The five pieces that comprise A Gradual Accumulation of Ideas Becomes Truth originate from a series of long form studio improvisations that were recorded, forgotten, and later edited over the course of a year. Using a modular synthesizer as the primary sound source, complex patches were constructed, recorded, and quickly dismantled, with the intention of using the stereo recordings as the basis for new compositions at a later date. “My work always privileges the act of listening; it is rarely about performance. After I recorded these initial sessions, I forced myself to forget about their construction, to un-learn how I made them, allowing myself the opportunity to experience them as sound objects. It is at that point where my composition process begins.”
This recuperative practice, first explored in Organs (2015, Dragon’s Eye Recordings), was influenced by Crouch’s growing interest in certain archeological spaces. After driving past the “Early Man Site” in the Mojave Desert, he later learned that it was an archeological site with contested historic significance. Despite credible evidence to suggest that there had been no pre-historic human activity at this site, the claims made by the site’s founders have since become a kind of truth, evidenced by county highway signage, literature, and other institutional frames. As much as archeology is a process of recovery, it is also a means of cultural construction. “I began to consider other archeological, historical, and literary “sites,” their relationship to documentation, evidence, and media, and how meaning is produced. By placing my own practice within this frame, I was also able to refigure the act listening as a method of production.”
1. Hohle Fels
2. 3184 Pullman, Costa Mesa, 1974
3. Limbo Town (Croatoan)
4. Bellona (version 0-375-70668-2)
5. Potbelly Hill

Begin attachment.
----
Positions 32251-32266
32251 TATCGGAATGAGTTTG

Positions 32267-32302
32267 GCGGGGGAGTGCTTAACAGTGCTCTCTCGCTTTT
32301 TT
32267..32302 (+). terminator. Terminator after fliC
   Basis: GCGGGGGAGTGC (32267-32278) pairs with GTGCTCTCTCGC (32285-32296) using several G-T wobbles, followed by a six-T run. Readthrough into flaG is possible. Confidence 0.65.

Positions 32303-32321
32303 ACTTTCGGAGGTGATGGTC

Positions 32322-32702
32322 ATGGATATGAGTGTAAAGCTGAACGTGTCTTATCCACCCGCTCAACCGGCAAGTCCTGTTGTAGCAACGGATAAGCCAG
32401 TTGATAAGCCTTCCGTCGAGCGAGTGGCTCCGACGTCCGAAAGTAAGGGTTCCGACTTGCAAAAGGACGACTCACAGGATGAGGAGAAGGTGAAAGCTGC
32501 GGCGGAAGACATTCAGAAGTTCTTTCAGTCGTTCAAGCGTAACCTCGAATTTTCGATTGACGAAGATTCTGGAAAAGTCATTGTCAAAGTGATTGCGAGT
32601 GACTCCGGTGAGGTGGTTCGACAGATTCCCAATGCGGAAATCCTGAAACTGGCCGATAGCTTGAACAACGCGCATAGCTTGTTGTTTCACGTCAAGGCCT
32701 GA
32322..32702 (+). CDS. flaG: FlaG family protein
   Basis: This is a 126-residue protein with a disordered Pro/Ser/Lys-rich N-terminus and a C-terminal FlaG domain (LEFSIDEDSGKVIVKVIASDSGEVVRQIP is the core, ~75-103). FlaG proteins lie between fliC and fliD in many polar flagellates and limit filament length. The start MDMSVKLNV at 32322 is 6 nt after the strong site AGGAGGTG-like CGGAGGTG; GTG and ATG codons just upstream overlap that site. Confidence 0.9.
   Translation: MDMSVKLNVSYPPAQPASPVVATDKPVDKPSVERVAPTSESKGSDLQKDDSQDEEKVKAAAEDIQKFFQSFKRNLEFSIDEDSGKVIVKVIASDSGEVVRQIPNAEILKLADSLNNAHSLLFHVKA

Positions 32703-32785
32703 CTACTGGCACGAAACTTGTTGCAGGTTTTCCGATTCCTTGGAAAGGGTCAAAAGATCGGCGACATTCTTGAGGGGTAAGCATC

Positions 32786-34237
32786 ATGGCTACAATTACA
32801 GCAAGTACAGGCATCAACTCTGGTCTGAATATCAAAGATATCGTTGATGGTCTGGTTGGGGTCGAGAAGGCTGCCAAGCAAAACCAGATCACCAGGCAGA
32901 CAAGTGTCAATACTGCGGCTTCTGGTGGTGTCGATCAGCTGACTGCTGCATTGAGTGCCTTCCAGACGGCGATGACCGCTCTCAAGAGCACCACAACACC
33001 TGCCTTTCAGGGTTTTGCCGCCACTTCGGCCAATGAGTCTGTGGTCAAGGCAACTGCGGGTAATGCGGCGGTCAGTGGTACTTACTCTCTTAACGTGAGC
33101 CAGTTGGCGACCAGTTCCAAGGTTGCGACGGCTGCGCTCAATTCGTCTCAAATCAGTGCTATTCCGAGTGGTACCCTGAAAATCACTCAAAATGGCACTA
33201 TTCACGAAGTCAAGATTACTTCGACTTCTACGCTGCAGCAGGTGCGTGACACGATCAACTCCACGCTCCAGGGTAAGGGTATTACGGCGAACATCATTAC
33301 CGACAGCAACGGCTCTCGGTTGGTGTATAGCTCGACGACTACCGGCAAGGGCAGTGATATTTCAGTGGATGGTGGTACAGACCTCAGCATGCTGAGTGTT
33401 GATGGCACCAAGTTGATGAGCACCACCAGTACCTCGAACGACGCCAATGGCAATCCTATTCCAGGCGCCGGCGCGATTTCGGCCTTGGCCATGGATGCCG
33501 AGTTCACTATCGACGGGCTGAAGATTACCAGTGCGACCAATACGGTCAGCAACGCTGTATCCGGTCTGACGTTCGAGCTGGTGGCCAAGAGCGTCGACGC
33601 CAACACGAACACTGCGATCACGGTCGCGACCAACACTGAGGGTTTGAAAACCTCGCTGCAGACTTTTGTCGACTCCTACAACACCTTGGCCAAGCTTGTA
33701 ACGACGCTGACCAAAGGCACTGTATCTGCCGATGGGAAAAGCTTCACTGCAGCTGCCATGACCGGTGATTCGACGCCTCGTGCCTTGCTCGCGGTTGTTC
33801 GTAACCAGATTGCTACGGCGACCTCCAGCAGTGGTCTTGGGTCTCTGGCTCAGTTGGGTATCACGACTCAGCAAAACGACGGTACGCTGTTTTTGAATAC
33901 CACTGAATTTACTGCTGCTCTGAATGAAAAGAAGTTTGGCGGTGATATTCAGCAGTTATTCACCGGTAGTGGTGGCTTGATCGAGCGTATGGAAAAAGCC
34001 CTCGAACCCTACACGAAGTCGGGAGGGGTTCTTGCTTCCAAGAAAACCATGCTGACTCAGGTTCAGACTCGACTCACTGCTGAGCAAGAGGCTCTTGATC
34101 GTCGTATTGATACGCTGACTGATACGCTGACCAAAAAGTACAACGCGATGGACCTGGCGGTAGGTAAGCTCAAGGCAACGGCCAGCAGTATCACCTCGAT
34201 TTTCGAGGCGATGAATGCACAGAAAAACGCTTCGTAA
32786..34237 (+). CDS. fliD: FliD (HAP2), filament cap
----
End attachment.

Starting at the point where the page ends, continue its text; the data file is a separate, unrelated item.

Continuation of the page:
Mastered by Lawrence English.
cover image: Lauren Marsolier, Black Square, 2011. Courtesy of Robert Koch Gallery, San Francisco.
Special thanks to Yann Novak, Richard Chartier, Karen Lofgren, and Marc Kate.
Robert Crouch is an artist and curator whose work encompasses sound, performance, and technology. As an artist, he locates his work with the intersection of post-phenomenological listening practices, conceptual sound art, and contemporary electronic music. At it’s core, his work can be understood as a conversation between tonality, context, history and subjectivities. Similarly, Crouch’s curatorial work focuses on the overlapping disciplines of sound, technology, movement, and performance.
In 2014 he organized the North American premiere of Sphæræ, a large-scale inflatable performance space and public artwork by Dutch artist Cocky Eek. He is currently co-curating Juan Downey: Radiant Nature, a survey of early interactive and performance work of the late Chilean artist as part of the Getty initiative, Pacific Standard Time: LA/LA.
Crouch is the former Associate Director/Curator at LACE, where he curated solo exhibitions with artists Karen Lofgren, Gina Osterloh, Steve Roden, Sean Sullivan, and Margo Victor, and performances with artists including William Basinski, Celer, Lawrence English, Dominick Fernow, and Yann Marussich. He is also the founding partner of VOLUME, a curatorial project that functions as a catalyst for interdisciplinary new media work through exhibitions, performances, events, lectures, and publications, and has worked with a wide range of artists including William Basinski, Nate Boyce, Frank Bretschneider, Richard Chartier, Heather Cassils, Celer, Loren Chasse, William Fowler Collins, Tim Hecker, Isis, France Jobin, Kadet Kuhne, Lucky Dragons, Mamiffer, Carsten Nicolai, Yann Novak, taisha paggett, Steve Roden, Terre Thaemlitz, Julie Tolentino, and Christopher Willits.